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You may already be following our Instagram — @minimalism.life — and if you are, you will have noticed we’ve been curating & creating various color series, followed by short, inspirational thought pieces. Sharing this with you everyday, we feel this is an effective & beautiful way to communicate the essence of Minimalism Life; taking into consideration our passion & enthusiasm for design, travel & well-being. If you want to get involved in helping us curate a series on our Insta, please email info@minimalism.life.

The Minimalism Life website


We’re currently in the process of building the site and preparing our first volume of articles. You might be wondering what the theme is for Volume 1, but we’ll unveil this in next month’s letter.

5 Benefits of Minimalism


by Joshua Fields Millburn

When people look toward minimalism as a lifestyle, they often see only the act of decluttering. But ultimately, minimalism involves the benefits we experience once we’re on the other side of decluttering. By letting go of everything in the way, I've been able to immerse myself in what's important to me, and the benefits are remarkable.

 

  1. Health
    I used to weigh 80 pounds more than I weigh today. Not only was I fat, but I felt tired, stressed, gross. Minimalism helped me untether from that life—a life focused on material "success." Once I regained control, I made time to concentrate on my health. This increased focus allowed me to improve my diet, exercise, and sleep, which minimized my stress and increased my happiness. By spending more time on my health, I created more time for everything else. What a beautiful paradox.
     
  2. Relationships
    Once I stopped trying to impress others with my consumerist trophies, I was able to reprioritize my relationships by putting primary relationships first, secondary relationships second, and peripheral relationships last. This sounds tautological, but for more than a decade I apportioned too much time to coworkers and networking buddies, and I forsook the people I cared about most.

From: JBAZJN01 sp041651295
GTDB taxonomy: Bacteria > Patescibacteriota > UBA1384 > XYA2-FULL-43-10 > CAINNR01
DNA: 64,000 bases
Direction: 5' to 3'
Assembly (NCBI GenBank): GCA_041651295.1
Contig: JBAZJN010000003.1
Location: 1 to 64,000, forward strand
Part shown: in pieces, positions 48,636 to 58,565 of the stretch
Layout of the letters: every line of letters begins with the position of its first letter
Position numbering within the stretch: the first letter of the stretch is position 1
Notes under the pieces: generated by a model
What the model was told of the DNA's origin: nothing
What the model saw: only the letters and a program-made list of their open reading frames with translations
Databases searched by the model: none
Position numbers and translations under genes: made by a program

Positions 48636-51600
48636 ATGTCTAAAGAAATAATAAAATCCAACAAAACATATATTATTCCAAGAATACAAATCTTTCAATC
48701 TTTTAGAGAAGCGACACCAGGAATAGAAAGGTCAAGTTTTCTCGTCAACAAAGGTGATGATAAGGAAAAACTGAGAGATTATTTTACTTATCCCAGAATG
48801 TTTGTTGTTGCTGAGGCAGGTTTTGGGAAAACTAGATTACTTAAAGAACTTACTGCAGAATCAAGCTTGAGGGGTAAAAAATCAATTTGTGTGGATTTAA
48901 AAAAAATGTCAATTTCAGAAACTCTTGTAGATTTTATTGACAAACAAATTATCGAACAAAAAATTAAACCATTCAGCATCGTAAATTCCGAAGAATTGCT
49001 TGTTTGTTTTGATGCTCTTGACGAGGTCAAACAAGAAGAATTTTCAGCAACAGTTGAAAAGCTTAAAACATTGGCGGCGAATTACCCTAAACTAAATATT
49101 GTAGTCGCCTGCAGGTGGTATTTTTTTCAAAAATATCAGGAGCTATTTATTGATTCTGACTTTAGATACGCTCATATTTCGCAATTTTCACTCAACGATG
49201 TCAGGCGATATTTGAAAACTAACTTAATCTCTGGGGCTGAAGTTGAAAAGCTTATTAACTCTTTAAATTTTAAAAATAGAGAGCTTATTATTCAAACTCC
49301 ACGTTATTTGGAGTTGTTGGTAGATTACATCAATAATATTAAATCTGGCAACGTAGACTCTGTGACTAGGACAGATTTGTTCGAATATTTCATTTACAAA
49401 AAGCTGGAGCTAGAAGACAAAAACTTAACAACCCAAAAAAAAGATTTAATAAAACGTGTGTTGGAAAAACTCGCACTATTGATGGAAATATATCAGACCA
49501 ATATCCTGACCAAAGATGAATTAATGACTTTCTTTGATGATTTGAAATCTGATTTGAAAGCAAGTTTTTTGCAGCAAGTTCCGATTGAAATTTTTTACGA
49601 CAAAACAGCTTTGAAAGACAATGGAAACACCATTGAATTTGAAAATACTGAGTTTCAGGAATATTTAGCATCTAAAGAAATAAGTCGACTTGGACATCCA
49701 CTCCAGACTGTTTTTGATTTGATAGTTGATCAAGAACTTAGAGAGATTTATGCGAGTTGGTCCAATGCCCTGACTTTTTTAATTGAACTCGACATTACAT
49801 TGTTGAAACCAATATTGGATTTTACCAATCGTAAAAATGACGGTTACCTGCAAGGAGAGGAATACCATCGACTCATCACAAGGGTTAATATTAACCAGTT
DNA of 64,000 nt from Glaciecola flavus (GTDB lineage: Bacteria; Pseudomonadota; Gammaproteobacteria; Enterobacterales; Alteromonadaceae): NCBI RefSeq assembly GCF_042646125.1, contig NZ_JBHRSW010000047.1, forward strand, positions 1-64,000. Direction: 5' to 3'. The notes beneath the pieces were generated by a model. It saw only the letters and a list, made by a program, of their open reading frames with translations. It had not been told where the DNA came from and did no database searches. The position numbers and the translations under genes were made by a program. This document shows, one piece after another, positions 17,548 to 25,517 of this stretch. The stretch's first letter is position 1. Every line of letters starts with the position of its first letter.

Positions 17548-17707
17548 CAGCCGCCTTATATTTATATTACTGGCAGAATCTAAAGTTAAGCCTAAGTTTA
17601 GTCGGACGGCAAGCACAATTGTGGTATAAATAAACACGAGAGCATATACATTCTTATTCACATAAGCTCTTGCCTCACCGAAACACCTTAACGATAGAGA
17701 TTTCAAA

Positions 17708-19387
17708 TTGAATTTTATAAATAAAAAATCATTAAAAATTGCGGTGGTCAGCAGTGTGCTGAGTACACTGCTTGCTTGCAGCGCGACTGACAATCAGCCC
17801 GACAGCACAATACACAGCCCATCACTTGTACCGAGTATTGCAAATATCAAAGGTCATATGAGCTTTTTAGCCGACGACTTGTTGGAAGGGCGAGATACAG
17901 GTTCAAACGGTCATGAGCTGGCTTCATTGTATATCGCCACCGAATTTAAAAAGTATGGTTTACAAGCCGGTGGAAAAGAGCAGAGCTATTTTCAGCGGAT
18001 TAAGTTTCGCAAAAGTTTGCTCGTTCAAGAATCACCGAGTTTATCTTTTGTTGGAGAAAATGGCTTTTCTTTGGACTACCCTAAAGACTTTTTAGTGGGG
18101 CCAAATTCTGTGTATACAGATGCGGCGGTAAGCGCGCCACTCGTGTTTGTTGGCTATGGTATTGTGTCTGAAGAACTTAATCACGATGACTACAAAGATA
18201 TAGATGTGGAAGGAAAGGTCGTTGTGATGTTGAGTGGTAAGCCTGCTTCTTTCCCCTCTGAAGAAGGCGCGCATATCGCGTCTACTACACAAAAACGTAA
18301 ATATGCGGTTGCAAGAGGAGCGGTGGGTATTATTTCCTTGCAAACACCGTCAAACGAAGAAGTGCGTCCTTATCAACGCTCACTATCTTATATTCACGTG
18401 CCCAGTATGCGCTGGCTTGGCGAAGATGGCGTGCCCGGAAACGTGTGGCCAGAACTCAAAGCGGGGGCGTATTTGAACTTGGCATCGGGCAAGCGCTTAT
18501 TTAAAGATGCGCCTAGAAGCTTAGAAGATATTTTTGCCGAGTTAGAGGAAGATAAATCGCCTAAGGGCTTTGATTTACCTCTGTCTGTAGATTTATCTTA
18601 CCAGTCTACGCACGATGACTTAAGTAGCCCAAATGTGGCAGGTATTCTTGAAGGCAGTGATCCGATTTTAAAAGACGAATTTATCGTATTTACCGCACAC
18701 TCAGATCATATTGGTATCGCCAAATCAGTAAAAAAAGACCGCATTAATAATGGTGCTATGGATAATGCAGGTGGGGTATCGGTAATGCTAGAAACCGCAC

3. Finances
    This was the initial benefit that led me to minimalism: financial freedom. Sure, I made great money in the corporate world—but I spent even better money. By age 28 I was earning six figures, but I had more than six figures in debt because our culture places an extraordinary emphasis on material wealth as a sign of true wealth. Minimalism taught me that one’s true worth is not determined by his or her net worth.
     
  4. Creativity
    For years I put off my passion: writing. I "aspired" to be a writer someday, but I didn't actually put in the work. Purging the ephemera consuming my time helped me realize "aspire" is merely a synonym for "procrastinate." With the stuff out of the way, I was able to start crafting my personal masterpiece.
     
  5. Contribution
    No longer am I obsessed with only myself. By jettisoning my old identity, I formed a new identity, a large part of which revolves around contribution to others. Contributing beyond ourselves brings with it a sense of fulfillment that we can’t get from buying things. Giving is living: if we want to feel truly alive, we must give.

You see, removing the clutter is not the end result of minimalism—it is merely the first step. Understanding why you're taking that first step gives you the leverage you need to keep going. When in doubt, ask yourself: How might my life be better with less? Those answers are far more powerful than decluttering alone.
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